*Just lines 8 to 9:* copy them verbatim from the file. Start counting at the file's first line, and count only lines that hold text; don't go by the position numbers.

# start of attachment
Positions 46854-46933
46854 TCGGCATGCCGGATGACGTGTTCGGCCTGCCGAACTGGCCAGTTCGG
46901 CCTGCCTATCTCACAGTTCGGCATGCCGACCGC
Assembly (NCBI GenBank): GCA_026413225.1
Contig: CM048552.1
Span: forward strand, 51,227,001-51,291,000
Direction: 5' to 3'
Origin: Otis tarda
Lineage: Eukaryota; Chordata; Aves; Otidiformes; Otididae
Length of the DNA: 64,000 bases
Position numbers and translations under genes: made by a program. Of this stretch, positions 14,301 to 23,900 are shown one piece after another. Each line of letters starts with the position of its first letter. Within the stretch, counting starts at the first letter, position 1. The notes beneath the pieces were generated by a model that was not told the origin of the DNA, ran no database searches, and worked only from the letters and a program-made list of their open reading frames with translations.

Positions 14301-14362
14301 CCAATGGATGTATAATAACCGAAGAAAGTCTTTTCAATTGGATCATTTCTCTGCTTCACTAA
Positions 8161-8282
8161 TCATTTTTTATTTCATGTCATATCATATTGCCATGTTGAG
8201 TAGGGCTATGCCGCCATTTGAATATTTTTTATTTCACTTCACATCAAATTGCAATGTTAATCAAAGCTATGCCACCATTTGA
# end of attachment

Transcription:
Origin: Otis tarda
Lineage: Eukaryota; Chordata; Aves; Otidiformes; Otididae